Lucky McKee brings us “Ding Dong” (in my #5 spot). It’s a Hansel and Gretel-inspired tale with The Woman ’s Pollyanna McIntosh. It’s a little more esoteric than many of the other tales. McIntosh is a witch on the search for some yummy children. Her long-suffering husband (Marc Senter), dressed as Hansel, must help her answer the door to greet the many trick-or-treaters, as she searches for the perfect addition to their family. Visually, this segment is a treat, as McKee has random flashes of a multi-armed McIntosh against black backgrounds – most notably when McIntosh’s witch becomes impatient and angry.
“Sweet Tooth” takes the #6 spot. Written and directed by Dave Parker, it stars horror stalwarts Caroline Williams and Robert Rusler, as the parents of little Sweet Tooth – a kid with a deep need for Halloween candy. It’s good and gory fun, and we get to see Williams and Rusler make out! I really enjoyed this segment, but it couldn’t quite break the top five.
In at #7 is “Grimm Grinning Ghost”, written and directed by Axelle Carolyn (spouse of Neil Marshall – keeping it in the horror family) This episode has a fantastic slew of horror cameos – Insidious’ Lin Shaye, Re-Animator’s Barbara Crampton, horror director Stuart Gordon, horror director Mick Garris and our favorite Mars Attacks! lady, Lisa Marie. It’s a pretty simple premise, as Alex Essoe (Starry Eyes) drives home from a Halloween get-together – having just heard all manner of creepy tales. Her car breaks down (naturally) and so she has to walk the remainder of the way to her dark house. Visually well done, with some good scares, but the #7 ranking tells the tale.
“The Weak and the Wicked” finds a home at #8. Written and directed by Dark Summer’s Paul Solet, he reunites with two of his stars from that film; It Follows’ Keir Gilchrist and The Vampire Diaries’ Grace Phipps. It’s a revenge tale, very in-line with Stan Winston’s Pumpkinhead. Shot well and with a satisfying ending, it just didn’t rank highly on my list.
Next up is “This Means War”. John Skipp (one of the writers behind A Nightmare on Elm Street 5: The Dream Child ) and Andrew Kasch (horror documentary filmmaker) bring us the #9 entry. Two competing neighbors try to one up each other with their very different styles of Halloween decorating. It’s entertaining, but there’s not much behind the thin premise. This one stars James Duval (Independence Day) and comic writer/actor Dana Gould.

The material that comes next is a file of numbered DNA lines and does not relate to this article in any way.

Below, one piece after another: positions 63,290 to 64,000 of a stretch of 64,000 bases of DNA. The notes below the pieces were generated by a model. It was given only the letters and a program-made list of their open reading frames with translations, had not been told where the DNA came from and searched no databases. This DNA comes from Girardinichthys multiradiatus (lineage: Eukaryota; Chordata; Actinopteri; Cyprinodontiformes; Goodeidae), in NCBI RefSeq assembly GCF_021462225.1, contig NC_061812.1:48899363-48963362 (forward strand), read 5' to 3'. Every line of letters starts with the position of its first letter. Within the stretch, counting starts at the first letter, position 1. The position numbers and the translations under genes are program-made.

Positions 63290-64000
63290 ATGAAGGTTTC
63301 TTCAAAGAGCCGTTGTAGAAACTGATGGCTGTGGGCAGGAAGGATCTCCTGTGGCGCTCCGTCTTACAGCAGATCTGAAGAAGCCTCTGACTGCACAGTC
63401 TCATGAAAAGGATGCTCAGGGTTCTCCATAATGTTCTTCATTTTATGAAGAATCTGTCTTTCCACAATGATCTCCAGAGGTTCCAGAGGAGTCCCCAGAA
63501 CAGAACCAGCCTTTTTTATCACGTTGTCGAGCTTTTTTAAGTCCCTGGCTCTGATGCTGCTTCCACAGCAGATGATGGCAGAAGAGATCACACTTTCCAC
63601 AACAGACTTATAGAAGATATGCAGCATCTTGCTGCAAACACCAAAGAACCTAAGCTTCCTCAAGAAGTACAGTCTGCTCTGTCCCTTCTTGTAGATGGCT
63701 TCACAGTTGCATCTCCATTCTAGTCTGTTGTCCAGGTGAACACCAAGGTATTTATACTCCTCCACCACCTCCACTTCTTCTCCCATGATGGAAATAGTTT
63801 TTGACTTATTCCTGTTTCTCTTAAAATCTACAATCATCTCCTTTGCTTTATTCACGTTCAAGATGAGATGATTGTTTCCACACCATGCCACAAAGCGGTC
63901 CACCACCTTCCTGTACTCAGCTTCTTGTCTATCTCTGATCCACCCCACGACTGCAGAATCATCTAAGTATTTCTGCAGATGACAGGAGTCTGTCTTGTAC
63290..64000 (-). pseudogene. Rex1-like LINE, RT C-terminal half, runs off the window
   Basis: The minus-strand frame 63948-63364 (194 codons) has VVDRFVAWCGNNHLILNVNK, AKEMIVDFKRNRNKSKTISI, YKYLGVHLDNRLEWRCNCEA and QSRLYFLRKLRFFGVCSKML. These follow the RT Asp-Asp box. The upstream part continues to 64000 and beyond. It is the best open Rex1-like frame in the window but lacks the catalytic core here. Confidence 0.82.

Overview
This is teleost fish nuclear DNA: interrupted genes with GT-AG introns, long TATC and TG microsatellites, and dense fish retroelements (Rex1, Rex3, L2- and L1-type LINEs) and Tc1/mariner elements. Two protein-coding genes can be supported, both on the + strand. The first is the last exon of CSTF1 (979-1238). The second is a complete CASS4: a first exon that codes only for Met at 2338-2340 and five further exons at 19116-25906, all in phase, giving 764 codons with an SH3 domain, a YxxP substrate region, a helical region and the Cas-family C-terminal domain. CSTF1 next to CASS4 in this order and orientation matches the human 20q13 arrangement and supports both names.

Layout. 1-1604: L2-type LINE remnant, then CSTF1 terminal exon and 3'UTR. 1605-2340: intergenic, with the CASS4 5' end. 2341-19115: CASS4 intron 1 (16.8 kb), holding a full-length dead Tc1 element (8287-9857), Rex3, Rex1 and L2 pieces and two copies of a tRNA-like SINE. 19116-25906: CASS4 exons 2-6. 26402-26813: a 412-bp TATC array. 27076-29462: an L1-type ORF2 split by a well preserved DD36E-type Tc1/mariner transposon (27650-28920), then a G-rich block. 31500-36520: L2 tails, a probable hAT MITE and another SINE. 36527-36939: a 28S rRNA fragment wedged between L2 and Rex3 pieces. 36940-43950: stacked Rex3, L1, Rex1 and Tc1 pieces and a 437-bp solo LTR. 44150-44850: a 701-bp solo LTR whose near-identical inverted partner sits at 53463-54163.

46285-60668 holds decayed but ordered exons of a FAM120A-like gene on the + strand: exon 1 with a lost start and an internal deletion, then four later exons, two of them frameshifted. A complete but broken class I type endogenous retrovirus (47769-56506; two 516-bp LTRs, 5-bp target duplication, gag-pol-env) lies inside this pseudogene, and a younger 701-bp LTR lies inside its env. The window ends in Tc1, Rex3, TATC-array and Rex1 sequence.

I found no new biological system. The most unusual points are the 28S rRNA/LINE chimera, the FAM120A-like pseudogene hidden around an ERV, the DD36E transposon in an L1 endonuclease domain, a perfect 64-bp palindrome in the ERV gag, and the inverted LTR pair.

And finally, the least of our ten stories: “The Night Billy Raised Hell” Saw II, Saw III and Saw IVdirector Darren Lynn Bousman gives us the tale of a young kid taken inside of the typical “old house that everyone avoids ‘cause the owner’s creepy and weird”. Barry Bostwick plays that unsavory character, taking little Billy on an evening of debauchery in the neighborhood, causing havoc and playing more tricks than offering treats. Payoff’s not great, and overall this particular tale failed to keep my interest – thus landing in a dreaded last place.
I think that had some of the under-performing stories been excised from the film and some of the better ones expanded, Tales of Halloween would have been a true winner. As is, some of the pieces (namely “This Means War” and “The Night Billy Raised Hell”) felt undeveloped and uninspired, thus dragging down the rest of the quality pieces.
Look at it as a block of short films at your favorite genre film festival. Generally you have to wade through a few clunkers to get to the really good stuff. Tales of Halloween is truly a self-contained short film block. You simply have to wonder how some of the films made the final cut as “official selections”.
However, I was impressed with the overall feel of the film, despite the different visions, directors and moods, it still had a pretty cohesive flow. They all felt like part of the same story. Helping that along, was the clever re-appearances of several characters in different stories.
Tales of Halloween opens in theatres on October 16th, but if you’re in the LA area, you can see it as part of Screamfest’s opening night festivities!